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Title: rêve du ciel
Author(s): [ profile] aubreys_master and [ profile] elleestlimonade
Fandom: DCU
Genre: Gen, AU
Status: Complete
Challenge: [ profile] au_bingo
Prompt: Future: Post-Apocalyptic
Word Count: 2265
Character(s): Hal Jordan, Selina Kyle (mentions of Bruce Wayne)
Rating: PG
Warnings: The, um, apocalypse? >> Vaguest mentions of gore and talk of plague-level illness.
Summary: At the end of the day, he was pretty sure they really were the last people on Earth.

The end of the world began with a cough. Just one cough. Then the cough continued, and it brought blood, then worse…much worse. Selina had been lucky. There hadn’t been any hope for Gotham when she had taken the advisory notice’s warning and left the city. That was what they said to do: leave the cities and wait for it to blow over. It had worked with the last plague, after all. And it would blow over, they thought. But no one was so sure, anymore, and least of all Selina. Batman was gone, and anyone who could be Batman was gone with him. Really gone, no coming back, this time.

But she was not lucky because she had gotten out of Gotham – and she still felt guilty about that – but because she had met Hal Jordan before her limited wilderness skills ran out. He said he was looking for survivors, and she didn’t really care. She was just glad for the distraction he offered. So many people were dead… Maybe Bruce was the lucky one, she mused. He had died before he’d had to see the worst of it.

The plague had started in the cities and quickly spread everywhere else. Hal Jordan had been away on a Corps mission when it had begun. By the time he returned from the Earth, most of his friends and family were either dead or dying. No one could figure out a cause, and there was not enough time for proper research to be done. So he had done the only thing he could think of; he had started looking for people who were still alive. After a while, he had found her.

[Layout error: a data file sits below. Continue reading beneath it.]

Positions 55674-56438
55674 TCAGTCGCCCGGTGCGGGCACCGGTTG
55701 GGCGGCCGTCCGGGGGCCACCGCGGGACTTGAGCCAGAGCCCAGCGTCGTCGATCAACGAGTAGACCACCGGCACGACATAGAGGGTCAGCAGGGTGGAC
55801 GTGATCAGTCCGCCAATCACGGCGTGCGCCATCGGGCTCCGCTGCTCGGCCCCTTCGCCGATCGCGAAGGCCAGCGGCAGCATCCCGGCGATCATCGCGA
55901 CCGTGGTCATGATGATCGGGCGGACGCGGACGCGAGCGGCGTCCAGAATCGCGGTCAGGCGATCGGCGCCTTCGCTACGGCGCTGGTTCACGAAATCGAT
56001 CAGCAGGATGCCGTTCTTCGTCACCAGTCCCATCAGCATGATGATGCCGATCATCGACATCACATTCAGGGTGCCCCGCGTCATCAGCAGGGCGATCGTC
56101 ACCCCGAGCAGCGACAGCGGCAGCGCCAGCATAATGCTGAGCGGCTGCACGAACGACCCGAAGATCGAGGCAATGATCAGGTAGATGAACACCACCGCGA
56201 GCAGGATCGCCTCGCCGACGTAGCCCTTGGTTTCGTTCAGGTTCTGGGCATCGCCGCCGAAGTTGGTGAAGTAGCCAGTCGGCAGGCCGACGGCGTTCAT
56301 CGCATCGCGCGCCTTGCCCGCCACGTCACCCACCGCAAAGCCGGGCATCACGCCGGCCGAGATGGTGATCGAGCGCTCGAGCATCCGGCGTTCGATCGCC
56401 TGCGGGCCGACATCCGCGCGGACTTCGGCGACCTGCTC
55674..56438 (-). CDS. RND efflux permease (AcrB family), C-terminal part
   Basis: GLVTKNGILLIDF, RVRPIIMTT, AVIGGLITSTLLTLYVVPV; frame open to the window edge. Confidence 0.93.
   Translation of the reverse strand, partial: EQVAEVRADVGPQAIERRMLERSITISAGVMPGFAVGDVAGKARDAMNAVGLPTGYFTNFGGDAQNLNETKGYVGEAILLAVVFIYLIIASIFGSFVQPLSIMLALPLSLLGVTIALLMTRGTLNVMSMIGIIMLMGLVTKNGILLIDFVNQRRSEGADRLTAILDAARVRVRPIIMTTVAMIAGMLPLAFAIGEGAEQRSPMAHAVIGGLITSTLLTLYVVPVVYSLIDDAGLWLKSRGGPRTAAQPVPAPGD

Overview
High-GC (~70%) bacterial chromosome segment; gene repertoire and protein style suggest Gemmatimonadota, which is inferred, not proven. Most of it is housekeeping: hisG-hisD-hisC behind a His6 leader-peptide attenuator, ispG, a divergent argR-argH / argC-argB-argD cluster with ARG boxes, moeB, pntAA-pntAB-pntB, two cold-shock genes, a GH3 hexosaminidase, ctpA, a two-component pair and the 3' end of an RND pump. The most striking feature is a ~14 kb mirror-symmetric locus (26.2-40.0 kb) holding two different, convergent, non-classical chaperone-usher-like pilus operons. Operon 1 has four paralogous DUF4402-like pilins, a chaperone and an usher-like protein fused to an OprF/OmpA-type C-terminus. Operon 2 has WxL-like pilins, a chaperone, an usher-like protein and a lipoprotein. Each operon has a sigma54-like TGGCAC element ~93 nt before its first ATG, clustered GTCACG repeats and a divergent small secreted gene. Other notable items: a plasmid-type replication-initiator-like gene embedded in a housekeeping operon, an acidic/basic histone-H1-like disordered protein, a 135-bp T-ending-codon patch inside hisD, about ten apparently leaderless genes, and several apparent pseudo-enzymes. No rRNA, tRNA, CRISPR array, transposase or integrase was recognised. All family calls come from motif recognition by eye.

“Hey, you okay?” he asked when he found her. She was standing in a vast park, wearing a leather suit with goggles hanging around her neck. She stared at him for a long time. It had been days since she’d seen anyone, and she thought it was very strange that the first person she did see was glowing. When she said nothing, he prompted, “It’s probably not a good idea to be out here alone.”

Hal was the first Cape Selina had seen since Bruce had passed. She had avoided his kids, and then they had died too.

“Where else am I supposed to be?” she countered numbly. “I’m out of the city. Isolated. Moving. It’s what the radio said to do.”

“You’re running around a wildlife preserve by yourself,” Hal told her, frowning. “It’s not safe.” He paused, touched down onto the ground and tried a different tact. “I know the radio said to stay away from other people, but it might be better if people stick together, I think.”

Her lips twisted into a small smirk and she glanced around. “I’m in a cat habitat,” she stated simply. “Cats and I get along.” Besides, animals that weren’t homo sapiens weren’t spreading the…whatever it was. Virus, bacteria…no one knew. Folding her arms over her chest, she eyed him for a moment, then asked, “Are you trying to be a big, strong man and offer to protect me?”

Hal knew that this was something he really could not protect her from, but he also knew he had to do something. It was the only way he would feel that he could do something, and he felt that was very important at the moment. “I’m just trying to lend a hand,” he hedged carefully. He didn’t want to spook her. “There’s no point in going through this alone.”

Selina stared at him, her eyes narrowed thoughtfully. “I…” She frowned and looked away. “I suppose.” Everyone she knew was dead. She didn’t have time to think about it, though. She just watched the glowing man and asked, “You’re Green Lantern, aren’t you? You were in the Justice League with Batman.” She kept up with the news and the papers. She knew who it was that Bruce worked with. Or…she knew who he had worked with, anyway. Suddenly, she wanted to look away. She wanted to pull up her hood and put on her goggles. She did neither. She only watched.